Dear Coalition Friends:
Reporter Al Kamen’s “In the Loop” column on page A29 of yesterday’s (Friday, November 7th) Washington Post has an item about Park Police installation of surveillance cameras in the Washington Monument – and Congressional reaction to it:
…Someone to Watch Over Me . . .
Ever get the feeling someone is watching you stroll along the Mall? That’s because someone is — from atop the 555-foot Washington Monument. Seems four surveillance cameras were installed there back in March to keep an eye out for terrorists and other evildoers.
Where visitors had eight windows — two in each direction — to survey the vista, now there are four. The cameras, likely mounted on tripods, are hidden in small plywood closets and look out the other four.
The cameras have attracted the attention of Hill folks, including Rep. Nick J. Rahall II, (W.Va.), ranking Democrat on the House Resources Committee. Rahall wrote National Park Service Director Fran P. Mainella, asking whether the cameras weren’t “crosswise with the purpose of the recent $10.5 million restoration . . . which was . . . to enhance visitor appreciation and enjoyment.” So what’s with the cameras? Rahall asked.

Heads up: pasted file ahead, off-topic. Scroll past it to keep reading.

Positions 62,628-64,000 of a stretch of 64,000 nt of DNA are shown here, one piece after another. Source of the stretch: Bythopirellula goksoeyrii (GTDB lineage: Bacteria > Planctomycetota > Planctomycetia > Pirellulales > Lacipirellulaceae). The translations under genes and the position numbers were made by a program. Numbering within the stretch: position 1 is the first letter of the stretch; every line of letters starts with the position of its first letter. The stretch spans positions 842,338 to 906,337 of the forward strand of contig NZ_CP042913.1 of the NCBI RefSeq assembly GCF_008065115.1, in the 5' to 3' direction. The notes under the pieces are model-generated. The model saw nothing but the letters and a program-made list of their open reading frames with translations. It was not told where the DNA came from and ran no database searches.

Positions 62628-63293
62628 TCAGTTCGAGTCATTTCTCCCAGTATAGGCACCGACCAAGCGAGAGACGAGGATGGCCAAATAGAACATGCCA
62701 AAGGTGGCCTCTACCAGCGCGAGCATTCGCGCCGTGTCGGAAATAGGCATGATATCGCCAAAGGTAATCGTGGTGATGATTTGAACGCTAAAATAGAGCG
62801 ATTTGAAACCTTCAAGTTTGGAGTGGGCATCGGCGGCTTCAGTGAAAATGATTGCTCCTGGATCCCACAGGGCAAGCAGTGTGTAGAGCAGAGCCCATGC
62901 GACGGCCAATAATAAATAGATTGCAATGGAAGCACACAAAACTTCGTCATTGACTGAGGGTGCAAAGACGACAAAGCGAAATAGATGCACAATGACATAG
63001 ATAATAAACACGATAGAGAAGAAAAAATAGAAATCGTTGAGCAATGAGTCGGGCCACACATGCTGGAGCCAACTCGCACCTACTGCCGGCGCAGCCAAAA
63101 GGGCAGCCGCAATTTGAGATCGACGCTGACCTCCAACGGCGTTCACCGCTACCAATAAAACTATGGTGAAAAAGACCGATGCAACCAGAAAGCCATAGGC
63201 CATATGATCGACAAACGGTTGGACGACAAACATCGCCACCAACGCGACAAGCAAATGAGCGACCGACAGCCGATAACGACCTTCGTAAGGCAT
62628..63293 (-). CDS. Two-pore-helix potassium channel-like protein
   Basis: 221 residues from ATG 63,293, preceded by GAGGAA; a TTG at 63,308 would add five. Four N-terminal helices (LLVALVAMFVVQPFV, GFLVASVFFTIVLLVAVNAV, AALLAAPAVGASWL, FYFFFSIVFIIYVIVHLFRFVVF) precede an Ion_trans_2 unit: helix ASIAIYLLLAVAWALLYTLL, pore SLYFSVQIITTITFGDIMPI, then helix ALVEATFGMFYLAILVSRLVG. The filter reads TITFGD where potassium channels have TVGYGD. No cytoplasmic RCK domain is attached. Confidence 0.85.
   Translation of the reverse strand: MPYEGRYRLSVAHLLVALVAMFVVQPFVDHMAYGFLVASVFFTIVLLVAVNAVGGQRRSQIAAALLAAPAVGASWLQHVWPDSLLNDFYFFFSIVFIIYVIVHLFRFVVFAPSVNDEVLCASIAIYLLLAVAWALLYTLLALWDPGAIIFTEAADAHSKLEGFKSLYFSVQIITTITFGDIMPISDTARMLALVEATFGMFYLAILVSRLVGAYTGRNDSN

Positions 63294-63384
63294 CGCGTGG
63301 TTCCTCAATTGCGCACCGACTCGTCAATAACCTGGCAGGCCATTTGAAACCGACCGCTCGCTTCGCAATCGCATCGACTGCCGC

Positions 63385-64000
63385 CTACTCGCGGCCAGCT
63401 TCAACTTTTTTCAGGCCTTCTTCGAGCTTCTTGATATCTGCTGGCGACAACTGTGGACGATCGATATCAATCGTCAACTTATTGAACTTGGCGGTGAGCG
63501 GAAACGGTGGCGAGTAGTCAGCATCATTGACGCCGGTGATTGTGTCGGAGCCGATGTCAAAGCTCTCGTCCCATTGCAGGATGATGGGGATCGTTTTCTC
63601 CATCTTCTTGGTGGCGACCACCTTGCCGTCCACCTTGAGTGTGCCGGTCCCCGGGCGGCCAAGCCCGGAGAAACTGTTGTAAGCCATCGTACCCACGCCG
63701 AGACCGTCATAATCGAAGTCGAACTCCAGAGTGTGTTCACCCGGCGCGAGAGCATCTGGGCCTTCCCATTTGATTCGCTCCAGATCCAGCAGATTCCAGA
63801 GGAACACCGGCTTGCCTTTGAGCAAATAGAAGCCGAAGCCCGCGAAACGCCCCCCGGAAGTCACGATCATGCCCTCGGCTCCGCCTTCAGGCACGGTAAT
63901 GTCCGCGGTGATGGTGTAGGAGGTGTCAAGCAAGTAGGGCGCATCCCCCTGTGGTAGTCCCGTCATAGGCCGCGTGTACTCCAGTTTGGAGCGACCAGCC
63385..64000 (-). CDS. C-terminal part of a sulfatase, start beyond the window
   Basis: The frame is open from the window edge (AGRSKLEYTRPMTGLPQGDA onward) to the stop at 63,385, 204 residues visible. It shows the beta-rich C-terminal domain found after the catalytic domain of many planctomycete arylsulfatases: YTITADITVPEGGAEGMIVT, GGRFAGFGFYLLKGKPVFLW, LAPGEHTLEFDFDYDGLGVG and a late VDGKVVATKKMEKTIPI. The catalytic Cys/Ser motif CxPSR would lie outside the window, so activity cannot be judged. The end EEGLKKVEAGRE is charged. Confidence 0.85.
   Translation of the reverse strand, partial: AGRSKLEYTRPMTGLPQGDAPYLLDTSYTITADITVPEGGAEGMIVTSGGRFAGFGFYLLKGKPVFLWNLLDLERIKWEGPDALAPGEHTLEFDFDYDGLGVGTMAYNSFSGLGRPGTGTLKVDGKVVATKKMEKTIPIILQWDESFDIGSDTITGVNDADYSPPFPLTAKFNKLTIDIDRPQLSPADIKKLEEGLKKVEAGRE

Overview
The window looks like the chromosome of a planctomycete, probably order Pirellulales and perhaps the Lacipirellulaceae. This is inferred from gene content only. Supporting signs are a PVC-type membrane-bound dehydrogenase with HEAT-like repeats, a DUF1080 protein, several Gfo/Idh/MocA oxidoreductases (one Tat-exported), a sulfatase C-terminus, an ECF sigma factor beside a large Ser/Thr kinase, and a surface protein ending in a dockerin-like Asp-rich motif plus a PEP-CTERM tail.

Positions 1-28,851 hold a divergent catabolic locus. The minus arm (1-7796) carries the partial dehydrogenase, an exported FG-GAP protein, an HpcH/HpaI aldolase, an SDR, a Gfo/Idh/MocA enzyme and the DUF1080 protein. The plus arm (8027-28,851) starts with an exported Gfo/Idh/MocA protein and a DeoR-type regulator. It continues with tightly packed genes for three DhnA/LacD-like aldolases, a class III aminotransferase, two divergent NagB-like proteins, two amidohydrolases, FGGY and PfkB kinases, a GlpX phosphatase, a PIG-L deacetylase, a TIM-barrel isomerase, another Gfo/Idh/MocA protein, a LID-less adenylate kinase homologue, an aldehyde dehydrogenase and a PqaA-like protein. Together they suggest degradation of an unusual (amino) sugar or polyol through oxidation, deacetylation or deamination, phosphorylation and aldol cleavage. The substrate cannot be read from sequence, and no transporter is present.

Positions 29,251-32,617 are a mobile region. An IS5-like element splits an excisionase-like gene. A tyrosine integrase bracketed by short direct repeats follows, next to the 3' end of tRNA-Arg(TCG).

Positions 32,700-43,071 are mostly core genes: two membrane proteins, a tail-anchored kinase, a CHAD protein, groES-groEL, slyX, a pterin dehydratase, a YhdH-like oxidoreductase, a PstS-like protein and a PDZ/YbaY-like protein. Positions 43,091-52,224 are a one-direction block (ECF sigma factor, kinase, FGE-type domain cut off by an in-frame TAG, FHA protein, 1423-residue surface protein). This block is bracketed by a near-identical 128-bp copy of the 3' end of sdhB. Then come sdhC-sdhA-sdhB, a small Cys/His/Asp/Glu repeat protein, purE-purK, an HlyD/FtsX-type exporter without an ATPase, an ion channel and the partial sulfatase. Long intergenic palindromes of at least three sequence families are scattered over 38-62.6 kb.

As of yesterday, he hadn’t received a response, but U.S. Park Police Chief Teresa Chambers told us we need not be concerned.
There was no announcement when they were installed, she said, because “Tractor Man” was sitting in a pool in Constitution Gardens, with access to newspapers and television, and the Park Police didn’t want him to know he was being watched.
The cameras can see a long way, Chambers acknowledged, but they are “looking at bridges and those types of things,” and there is a “very strict policy in place with checks and balances. Operators know that this isn’t a toy, and the only time the operator can zoom is when he or she has an articulable suspicion that the person is committing a criminal act.”
If the operators see people passing a suspicious object that could be a weapon, she said, officers would be alerted. Same with “suspicious persons attempting to get into cars.”
The only places where they look, she said, are those “where people do not have a reasonable expectation of privacy.”
What about a little pot smoking on the Fourth of July? Unlikely, she said. “We are looking for crimes in progress that affect other people.”
Hmmmm . . . but isn’t that definition broad enough to prompt members of Congress with windows facing the Mall to close the drapes when the white envelopes fly by?
© 2003 The Washington Post Company